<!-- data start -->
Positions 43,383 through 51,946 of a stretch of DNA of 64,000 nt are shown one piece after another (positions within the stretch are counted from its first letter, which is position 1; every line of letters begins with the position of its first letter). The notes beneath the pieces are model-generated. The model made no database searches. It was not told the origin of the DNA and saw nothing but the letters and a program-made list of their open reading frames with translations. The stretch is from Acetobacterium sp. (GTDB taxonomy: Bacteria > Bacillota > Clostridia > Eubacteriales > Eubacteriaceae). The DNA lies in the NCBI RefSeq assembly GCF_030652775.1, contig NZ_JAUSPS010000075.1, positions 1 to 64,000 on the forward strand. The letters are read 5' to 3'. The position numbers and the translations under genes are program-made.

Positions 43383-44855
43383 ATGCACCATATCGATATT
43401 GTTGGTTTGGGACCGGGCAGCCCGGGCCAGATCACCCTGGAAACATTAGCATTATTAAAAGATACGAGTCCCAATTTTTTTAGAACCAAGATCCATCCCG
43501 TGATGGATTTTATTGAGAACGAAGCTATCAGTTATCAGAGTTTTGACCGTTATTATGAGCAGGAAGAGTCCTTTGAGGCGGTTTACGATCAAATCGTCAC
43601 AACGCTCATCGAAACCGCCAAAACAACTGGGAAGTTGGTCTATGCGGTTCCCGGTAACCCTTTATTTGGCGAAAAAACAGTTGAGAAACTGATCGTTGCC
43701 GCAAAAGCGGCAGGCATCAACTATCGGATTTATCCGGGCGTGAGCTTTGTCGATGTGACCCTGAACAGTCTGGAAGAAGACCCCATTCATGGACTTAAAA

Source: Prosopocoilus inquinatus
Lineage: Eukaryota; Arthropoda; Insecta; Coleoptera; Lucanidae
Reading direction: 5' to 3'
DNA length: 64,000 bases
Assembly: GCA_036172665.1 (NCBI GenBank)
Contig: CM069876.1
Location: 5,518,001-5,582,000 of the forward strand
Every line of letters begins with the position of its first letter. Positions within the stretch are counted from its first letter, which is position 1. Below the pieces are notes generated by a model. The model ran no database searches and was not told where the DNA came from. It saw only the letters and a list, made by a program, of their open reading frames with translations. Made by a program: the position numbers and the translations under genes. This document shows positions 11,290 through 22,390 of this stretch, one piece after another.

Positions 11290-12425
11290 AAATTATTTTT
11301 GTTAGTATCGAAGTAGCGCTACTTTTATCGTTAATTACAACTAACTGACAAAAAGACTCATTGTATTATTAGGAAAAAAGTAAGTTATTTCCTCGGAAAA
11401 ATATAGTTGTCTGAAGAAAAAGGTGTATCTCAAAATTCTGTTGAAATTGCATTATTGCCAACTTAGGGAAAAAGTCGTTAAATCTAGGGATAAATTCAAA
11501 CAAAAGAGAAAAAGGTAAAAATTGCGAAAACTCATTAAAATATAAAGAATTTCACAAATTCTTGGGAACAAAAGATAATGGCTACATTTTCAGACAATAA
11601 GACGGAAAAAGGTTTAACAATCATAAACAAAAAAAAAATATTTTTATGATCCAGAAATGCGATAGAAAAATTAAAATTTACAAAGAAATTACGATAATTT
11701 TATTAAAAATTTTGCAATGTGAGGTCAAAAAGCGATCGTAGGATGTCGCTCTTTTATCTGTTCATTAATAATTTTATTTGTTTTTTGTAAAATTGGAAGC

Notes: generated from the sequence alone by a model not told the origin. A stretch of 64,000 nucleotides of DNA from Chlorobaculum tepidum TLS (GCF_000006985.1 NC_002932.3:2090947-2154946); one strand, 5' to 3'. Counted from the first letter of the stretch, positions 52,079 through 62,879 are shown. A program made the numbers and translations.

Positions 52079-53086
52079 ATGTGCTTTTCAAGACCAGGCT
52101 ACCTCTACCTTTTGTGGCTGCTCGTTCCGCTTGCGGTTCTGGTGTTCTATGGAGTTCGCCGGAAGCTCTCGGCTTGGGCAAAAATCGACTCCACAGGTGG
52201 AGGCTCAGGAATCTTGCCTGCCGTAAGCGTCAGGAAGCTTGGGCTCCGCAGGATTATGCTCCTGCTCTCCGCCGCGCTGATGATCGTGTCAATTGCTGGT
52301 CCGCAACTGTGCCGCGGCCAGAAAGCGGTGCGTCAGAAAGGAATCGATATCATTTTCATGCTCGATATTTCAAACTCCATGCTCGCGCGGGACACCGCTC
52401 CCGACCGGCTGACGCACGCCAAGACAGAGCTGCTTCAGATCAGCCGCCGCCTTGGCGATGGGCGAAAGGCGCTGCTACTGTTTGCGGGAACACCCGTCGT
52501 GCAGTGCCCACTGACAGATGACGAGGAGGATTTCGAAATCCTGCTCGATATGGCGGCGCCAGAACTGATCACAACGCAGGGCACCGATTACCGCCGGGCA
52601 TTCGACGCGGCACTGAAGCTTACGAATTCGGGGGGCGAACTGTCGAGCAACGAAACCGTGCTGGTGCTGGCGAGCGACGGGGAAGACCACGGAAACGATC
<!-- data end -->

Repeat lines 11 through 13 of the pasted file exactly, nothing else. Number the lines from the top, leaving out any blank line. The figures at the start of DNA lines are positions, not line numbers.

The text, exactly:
DNA length: 64,000 bases
Assembly: GCA_036172665.1 (NCBI GenBank)
Contig: CM069876.1